What do you do when you receive an anonymous tip alleging that an executive running the transportation department is taking kickbacks?
At first such news can be hard to believe – especially when the department performs well, maintains services in spite of shrinking budgets, and increases savings every year. How could a department show improvement year after year and the executive be defrauding the company at the same time?
In just such a case, an investigation revealed that cautionary flags had been flying all along, but the company ignored them because the department continued to perform. No one realized that while budgets and costs were reduced, they had started from seriously overinflated levels. It’s easy to cut costs by 5% when you’re overpaying by 25%!
Overpayment for services, one of the biggest red flags of all, tells you that the money is there. If it is available, there’s a good chance that some people are scheming to get their hands on it. When investigating such red flags, we’ve found fraud in some cases and incompetence in others.
Every time, however, clients were paying millions of dollars more – usually 5% to 25% more – than they should have for services rendered. Companies therefore need to look for the clues that will show if something is not right.
Whether red flags are present or not, however, well-designed internal controls and functional information systems make these frauds difficult to perpetrate. We have yet to see fraud seep into a logistics department where strong controls and processes are present.
Here are some of the warning signs management can watch out for in order to minimize the risk of fraud from within:
Undocumented selection of vendors or service providers
When a single individual selects service providers, then related, controllable, or illicit players can be chosen. A more effective process requires competitive bids, the oversight of a company controller, and the establishment of a cross functional team to select carriers, third-party logistics providers, or warehouse facilities using predefined criteria.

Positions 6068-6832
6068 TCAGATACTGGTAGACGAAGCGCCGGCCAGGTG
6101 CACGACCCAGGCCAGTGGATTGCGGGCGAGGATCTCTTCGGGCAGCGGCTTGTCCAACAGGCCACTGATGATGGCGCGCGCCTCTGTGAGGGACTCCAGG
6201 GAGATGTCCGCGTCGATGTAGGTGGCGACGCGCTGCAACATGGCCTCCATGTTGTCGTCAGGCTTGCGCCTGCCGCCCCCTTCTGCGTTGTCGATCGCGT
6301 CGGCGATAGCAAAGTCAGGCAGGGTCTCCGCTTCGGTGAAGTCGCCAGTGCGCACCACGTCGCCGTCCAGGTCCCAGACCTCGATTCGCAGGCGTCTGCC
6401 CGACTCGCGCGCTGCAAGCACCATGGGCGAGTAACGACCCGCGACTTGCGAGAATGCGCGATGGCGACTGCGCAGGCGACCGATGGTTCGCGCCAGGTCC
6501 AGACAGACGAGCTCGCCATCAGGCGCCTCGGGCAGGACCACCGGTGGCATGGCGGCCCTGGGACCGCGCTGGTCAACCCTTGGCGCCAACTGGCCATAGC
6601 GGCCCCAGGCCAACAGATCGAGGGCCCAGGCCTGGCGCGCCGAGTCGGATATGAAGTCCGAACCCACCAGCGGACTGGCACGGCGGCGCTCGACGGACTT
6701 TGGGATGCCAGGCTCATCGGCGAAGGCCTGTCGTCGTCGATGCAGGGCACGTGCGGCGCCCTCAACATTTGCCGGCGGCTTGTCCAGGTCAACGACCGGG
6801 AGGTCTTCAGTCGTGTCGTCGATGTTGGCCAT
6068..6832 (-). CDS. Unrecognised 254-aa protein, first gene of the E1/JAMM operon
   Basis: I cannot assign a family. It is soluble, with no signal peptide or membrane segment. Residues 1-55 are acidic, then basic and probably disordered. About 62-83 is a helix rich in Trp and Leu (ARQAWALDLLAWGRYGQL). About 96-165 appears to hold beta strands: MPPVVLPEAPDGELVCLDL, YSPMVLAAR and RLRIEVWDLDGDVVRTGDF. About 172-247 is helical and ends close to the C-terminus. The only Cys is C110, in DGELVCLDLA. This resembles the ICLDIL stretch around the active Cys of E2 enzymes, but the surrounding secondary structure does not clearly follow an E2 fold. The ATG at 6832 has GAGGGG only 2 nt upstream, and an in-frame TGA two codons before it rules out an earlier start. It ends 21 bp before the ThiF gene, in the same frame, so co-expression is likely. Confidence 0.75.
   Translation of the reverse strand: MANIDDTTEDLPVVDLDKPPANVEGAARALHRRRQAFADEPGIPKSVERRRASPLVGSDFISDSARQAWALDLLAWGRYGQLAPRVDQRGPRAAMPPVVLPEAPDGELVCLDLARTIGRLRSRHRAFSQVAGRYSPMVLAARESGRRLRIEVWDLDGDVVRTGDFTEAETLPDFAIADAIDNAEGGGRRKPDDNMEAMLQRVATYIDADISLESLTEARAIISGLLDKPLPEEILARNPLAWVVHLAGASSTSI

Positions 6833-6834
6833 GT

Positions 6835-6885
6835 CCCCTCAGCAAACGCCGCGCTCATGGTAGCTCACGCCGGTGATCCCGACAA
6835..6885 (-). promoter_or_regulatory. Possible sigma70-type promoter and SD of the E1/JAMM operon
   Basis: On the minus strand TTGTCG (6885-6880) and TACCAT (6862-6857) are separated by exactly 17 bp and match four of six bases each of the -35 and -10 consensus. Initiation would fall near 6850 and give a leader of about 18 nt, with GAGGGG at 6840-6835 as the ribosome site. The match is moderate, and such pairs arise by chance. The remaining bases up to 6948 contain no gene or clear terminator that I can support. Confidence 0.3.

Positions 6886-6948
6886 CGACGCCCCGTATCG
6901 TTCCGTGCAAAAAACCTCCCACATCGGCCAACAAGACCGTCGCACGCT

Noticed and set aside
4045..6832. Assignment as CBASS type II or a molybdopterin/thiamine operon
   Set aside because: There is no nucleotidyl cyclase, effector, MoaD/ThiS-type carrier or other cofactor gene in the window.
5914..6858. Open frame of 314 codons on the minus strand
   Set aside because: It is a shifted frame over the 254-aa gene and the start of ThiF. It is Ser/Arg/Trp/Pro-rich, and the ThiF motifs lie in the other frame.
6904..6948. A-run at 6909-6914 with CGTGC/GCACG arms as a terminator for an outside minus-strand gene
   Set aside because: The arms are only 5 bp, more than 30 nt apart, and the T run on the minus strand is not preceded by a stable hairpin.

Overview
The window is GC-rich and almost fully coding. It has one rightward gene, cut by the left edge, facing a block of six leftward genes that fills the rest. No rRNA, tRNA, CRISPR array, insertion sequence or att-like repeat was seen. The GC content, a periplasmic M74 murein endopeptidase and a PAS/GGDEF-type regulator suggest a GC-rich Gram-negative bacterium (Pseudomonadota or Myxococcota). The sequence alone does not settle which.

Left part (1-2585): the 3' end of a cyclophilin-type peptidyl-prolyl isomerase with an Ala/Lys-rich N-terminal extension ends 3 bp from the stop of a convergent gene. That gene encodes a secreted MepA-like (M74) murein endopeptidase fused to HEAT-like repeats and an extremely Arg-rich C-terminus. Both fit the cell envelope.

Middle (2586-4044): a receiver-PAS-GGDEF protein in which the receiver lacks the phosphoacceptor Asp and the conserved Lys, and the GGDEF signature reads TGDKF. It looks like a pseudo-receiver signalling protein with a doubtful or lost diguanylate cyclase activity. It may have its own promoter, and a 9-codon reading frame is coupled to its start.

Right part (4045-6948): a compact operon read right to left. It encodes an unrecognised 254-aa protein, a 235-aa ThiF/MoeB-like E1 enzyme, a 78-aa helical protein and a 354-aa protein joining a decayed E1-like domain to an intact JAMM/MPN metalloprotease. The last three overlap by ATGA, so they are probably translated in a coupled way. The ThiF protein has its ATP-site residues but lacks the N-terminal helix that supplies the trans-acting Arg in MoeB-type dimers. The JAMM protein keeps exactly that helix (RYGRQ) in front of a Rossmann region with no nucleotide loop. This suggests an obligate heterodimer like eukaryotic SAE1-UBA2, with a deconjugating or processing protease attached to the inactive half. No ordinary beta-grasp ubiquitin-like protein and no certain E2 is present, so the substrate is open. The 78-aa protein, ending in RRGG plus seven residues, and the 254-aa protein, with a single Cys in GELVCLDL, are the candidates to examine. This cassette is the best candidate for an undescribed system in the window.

Rates paid are not in line with the company’s standing in the market
Benchmark the rates you pay to service providers. It is difficult for a carrier that earns a fair profit to distribute part of its revenues in kickbacks or illicit payments. Even criminal carriers have to pay their drivers, purchase gas, and provide equipment. One way to amass a slush fund is to charge slightly above market rates on every transaction, saving these small overcharges to make big payouts.
Payments made outside of the normal account payable system
All payments to a vendor must first be matched to a purchase order and proof of delivery. Progressive companies will calculate freight movement costs, create a purchase order for the planned move, compare invoices, and insure that the delivery took place.
Be careful if payments to service providers are: not matched to a unique purchase order or load number; hand delivered; processed outside of the normal accounts payable system; not accompanied by proof of delivery; paid without an automated calculation of what the charges should be; or approved manually.
Executives with unexplained lifestyle improvements or an extreme debt load
Some of the more common items to look for are luxury cars, trips or vacations with representatives of the supplier, and purchases of real estate.
Business going to related parties
When a manager can choose a service provider with little scrutiny, he can take an ownership interest in a favored carrier. For example, in an instance where the logistics manager had sole responsibility for authorizing 100% of the moves, matching all of the rates and invoices, and demonstrating that rates paid were market competitive, we learned that he covertly owned part of the sole service provider. This carrier also artificially increased its invoices to the company by using sub-optimal equipment, raising the costs for our client by 20%.
Unusual payment patterns
Use technology to mine your own data and create exception reports. When controls around payment matching and approvals are weak, service providers will learn that a company does not notice when they over bill, double bill, ghost bill, or bill for the wrong service. Falsified invoices, however, rarely follow the same patterns as those from honest suppliers.
Any of the following might indicate fraudulent activity: a dramatic increase in payments to one vendor; a high number of transactions under audit thresholds; consecutive invoice numbers or multiple invoices on the same day; or payments highlighted by exceptions to Benford’s law, which states that numbers that occur naturally in business follow some basic patterns. Perpetrators of fraud rarely have the knowledge or capability to fake these.
Complaints or tips
While logistics managers or executives may wield the power to navigate weak controls to perpetrate fraud, they have a harder time fooling those working closely with them. Eventually, they try to get rid of nonconformers or exclude them from the “in crowd.” Paying close attention to the dynamics within a department and the comments or complaints lodged by coworkers can provide significant clues that things might not be what they seem.
Mark Sullivan is head of loss prevention and managing director, Chicago, for risk consulting firm Kroll. His article originally appeared in the Global Fraud Report Issue 4, April 2008, published by Kroll. He can be reached at (312) 681-1510 or firstname.lastname@example.org.